Dr. Simpson prepares the ground by first considering God's character and the principle of sacrifice as presented in the Old Testa­ment. He has a thoughtful study of Isaiah liii, and then he examines some objections which have been raised to the Atonement. Among these is the objection based on the silence about Redemption in the Sermon on the Mount, and in the parable of the Prodigal Son. Then follow some constructive chapters on Christ's witness to Himself, the cry from the Cross, and various aspects of Redemption. The two chapters on Reparation are most illuminating. One does not experience the same satisfaction in his consideration of cc The Eucharistic Sacri­fice." Parts seem to be almost contradictory. It is quite true that 4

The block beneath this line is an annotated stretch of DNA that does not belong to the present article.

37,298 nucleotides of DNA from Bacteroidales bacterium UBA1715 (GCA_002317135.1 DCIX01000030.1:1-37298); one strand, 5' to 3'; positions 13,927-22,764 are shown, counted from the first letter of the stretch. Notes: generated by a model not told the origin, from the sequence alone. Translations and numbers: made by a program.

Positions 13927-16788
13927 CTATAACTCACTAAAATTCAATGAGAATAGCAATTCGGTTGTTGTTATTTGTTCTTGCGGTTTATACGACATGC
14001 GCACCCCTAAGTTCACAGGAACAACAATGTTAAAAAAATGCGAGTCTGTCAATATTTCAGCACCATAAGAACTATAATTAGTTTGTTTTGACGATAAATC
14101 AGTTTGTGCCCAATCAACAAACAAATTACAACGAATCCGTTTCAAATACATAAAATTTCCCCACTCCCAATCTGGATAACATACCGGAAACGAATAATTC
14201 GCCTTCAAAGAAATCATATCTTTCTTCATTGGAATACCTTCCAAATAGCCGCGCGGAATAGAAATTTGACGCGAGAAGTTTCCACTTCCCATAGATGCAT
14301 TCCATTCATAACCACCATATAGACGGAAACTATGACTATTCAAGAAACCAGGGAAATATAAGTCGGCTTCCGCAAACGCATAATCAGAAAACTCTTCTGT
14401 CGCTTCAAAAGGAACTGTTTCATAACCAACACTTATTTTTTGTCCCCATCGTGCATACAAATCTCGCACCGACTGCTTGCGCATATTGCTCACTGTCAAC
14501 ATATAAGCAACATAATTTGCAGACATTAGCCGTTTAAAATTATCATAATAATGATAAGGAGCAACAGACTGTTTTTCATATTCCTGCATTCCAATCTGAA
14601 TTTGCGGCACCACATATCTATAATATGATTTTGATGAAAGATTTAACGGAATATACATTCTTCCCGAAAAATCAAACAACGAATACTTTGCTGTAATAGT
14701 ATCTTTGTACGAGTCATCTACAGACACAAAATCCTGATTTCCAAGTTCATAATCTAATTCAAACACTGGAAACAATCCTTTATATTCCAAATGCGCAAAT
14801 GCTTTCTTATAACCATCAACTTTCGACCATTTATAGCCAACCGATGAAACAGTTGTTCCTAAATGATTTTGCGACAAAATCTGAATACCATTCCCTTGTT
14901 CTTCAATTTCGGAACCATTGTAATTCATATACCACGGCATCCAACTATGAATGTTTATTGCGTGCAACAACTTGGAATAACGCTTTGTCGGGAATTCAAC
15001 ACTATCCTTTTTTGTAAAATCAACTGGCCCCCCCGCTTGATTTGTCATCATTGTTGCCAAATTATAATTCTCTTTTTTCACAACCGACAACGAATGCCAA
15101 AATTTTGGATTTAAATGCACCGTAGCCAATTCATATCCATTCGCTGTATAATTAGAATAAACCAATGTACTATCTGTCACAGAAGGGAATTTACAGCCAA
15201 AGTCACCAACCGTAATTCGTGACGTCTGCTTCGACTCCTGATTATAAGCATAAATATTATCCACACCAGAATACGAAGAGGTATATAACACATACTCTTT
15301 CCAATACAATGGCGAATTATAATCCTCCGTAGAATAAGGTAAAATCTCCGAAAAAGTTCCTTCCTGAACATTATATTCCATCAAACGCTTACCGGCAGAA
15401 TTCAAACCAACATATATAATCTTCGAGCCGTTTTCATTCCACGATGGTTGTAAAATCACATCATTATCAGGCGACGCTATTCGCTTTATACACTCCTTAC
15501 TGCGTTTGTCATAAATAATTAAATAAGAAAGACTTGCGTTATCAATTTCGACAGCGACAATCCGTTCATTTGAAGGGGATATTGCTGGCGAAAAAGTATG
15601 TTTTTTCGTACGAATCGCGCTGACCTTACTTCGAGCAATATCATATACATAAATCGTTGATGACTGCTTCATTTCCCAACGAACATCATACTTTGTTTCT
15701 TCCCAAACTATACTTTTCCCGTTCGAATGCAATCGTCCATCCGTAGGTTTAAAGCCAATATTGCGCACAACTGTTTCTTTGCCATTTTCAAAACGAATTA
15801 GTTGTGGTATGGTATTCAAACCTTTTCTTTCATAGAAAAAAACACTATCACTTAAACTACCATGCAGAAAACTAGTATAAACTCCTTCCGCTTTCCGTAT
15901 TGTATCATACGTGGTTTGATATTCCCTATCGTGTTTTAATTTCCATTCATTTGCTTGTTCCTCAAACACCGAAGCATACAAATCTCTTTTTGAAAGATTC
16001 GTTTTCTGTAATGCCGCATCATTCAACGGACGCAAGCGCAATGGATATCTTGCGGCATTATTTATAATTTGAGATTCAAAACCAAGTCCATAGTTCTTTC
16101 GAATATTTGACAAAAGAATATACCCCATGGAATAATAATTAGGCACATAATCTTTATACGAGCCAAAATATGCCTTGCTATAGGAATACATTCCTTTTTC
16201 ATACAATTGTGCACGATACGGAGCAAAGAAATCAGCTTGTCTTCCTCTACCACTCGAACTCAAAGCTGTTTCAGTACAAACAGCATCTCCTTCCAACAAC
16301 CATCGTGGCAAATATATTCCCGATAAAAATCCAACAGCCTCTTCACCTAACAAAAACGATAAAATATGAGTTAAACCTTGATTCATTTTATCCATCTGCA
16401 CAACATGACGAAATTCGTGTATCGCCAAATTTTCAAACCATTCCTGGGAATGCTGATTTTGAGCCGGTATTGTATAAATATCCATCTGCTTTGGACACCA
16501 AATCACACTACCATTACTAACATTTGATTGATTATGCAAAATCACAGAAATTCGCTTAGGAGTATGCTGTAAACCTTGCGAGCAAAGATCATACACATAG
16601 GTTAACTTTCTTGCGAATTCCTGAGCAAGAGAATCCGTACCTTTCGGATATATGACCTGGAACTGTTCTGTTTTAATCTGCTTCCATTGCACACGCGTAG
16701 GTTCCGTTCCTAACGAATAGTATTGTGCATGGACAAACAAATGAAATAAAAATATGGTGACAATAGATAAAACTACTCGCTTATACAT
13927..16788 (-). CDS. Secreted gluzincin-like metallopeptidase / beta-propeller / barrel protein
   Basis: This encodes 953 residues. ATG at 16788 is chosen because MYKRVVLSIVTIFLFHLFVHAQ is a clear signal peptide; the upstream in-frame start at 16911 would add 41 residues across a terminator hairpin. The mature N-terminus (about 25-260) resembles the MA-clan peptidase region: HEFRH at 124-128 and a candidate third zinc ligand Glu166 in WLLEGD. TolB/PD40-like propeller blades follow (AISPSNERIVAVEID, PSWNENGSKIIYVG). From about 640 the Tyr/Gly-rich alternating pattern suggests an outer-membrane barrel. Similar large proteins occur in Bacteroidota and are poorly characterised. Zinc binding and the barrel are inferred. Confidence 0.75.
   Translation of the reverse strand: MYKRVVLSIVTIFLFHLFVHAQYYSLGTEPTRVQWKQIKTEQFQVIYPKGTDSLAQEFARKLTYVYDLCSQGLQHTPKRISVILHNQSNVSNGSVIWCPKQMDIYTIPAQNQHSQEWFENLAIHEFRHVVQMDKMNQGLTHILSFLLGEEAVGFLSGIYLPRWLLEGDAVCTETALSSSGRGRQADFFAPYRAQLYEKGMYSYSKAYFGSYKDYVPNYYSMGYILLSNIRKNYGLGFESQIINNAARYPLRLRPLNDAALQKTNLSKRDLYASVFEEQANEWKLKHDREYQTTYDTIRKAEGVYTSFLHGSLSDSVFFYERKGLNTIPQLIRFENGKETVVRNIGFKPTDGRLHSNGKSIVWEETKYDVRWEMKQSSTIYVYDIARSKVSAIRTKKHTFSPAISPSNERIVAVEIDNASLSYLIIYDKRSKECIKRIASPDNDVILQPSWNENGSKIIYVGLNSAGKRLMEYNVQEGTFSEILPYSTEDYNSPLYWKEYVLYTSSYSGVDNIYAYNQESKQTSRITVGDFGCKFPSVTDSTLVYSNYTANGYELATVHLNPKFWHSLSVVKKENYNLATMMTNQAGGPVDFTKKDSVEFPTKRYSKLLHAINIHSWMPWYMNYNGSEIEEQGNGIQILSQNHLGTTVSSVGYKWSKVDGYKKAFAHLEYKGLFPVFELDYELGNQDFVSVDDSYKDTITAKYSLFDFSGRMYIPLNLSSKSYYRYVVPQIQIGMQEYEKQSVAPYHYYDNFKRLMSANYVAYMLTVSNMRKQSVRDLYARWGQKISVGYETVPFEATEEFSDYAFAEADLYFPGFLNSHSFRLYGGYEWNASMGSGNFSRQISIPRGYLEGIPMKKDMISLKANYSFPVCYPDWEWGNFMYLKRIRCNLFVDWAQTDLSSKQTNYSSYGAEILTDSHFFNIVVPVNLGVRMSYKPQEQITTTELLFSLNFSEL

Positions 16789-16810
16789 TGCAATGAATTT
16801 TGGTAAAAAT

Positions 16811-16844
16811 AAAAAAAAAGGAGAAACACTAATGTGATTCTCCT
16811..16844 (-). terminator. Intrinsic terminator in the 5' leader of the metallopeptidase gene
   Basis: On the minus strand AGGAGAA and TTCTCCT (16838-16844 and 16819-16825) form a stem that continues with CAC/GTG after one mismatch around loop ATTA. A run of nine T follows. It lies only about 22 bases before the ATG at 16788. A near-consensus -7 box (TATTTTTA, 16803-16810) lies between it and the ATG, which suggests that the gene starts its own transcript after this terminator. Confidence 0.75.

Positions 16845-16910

' No Study of the Atonement can ignore the Eucharist " (p. 194), yet whilst New Testament references to it are brief, they are definite. If, as is stated on pp. 202-3, cc The presence of the Lord as the Re­deemer is the continual presentation of the Redemption in Heaven itself," why should it be considered that the Eucharist is a necessary Godward offering ? With Christ in Heaven that necessity is removed. To make such an offering would almost seem to doubt the efficacy of Christ's offering, and perhaps, seem to be an attempt to improve it. Dr. Simpson says on p. 208, cc Nothing can be more pathetically inade­quate than to regard the Eucharistic Sacrifice as if it merely consisted in the offering of the sinful self." Yet that is the only offering contem­plated in the Book of Common Prayer. Further, it is the very offering that God asks of us (Rom. xii. 1, 2). The study closes with a splendid chapter on cc The appeal of Christ to the human race." The book should certainly be read, for it is a substantial contribution to the study of a difficult subject. E. H.